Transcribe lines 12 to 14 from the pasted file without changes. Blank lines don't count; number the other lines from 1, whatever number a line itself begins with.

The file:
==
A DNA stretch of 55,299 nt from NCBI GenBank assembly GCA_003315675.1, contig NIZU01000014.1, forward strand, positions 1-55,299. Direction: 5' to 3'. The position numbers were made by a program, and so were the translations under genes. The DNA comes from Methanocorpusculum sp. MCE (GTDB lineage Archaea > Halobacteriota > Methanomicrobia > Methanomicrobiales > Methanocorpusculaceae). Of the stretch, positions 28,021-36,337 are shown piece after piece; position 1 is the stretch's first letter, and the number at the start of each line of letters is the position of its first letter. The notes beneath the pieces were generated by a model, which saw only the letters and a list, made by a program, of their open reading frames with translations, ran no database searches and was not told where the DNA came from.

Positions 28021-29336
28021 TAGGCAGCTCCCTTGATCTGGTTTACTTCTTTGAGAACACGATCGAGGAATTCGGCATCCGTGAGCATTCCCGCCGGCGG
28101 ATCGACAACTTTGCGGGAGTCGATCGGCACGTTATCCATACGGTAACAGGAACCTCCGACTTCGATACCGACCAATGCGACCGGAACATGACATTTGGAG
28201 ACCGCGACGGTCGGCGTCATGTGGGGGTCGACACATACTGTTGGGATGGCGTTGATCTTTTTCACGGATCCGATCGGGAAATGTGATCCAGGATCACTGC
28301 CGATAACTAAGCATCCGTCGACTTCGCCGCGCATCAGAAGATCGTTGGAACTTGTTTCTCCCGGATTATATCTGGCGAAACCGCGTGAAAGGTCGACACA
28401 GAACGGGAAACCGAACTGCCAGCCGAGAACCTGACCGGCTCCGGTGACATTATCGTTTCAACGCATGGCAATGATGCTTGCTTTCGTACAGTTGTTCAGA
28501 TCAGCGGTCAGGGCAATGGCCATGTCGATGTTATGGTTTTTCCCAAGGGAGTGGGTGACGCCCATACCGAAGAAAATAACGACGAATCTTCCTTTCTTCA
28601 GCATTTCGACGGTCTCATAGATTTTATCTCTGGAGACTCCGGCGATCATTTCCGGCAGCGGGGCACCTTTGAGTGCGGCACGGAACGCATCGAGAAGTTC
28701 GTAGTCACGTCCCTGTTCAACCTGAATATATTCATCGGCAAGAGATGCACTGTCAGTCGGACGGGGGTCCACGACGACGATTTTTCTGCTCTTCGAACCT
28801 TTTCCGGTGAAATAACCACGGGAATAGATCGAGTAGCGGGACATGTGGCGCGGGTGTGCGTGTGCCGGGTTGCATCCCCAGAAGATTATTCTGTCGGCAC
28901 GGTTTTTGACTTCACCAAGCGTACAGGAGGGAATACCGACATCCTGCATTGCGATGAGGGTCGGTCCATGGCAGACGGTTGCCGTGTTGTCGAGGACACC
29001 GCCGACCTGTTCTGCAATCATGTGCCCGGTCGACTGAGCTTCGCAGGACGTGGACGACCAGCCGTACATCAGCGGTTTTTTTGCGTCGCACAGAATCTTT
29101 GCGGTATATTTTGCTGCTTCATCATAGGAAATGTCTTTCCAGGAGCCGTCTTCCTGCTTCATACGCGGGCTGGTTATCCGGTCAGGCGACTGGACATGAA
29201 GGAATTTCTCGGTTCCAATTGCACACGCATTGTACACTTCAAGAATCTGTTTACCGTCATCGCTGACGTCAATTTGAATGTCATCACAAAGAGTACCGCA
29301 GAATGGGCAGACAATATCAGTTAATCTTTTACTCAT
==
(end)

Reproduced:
28901 GGTTTTTGACTTCACCAAGCGTACAGGAGGGAATACCGACATCCTGCATTGCGATGAGGGTCGGTCCATGGCAGACGGTTGCCGTGTTGTCGAGGACACC
29001 GCCGACCTGTTCTGCAATCATGTGCCCGGTCGACTGAGCTTCGCAGGACGTGGACGACCAGCCGTACATCAGCGGTTTTTTTGCGTCGCACAGAATCTTT
29101 GCGGTATATTTTGCTGCTTCATCATAGGAAATGTCTTTCCAGGAGCCGTCTTCCTGCTTCATACGCGGGCTGGTTATCCGGTCAGGCGACTGGACATGAA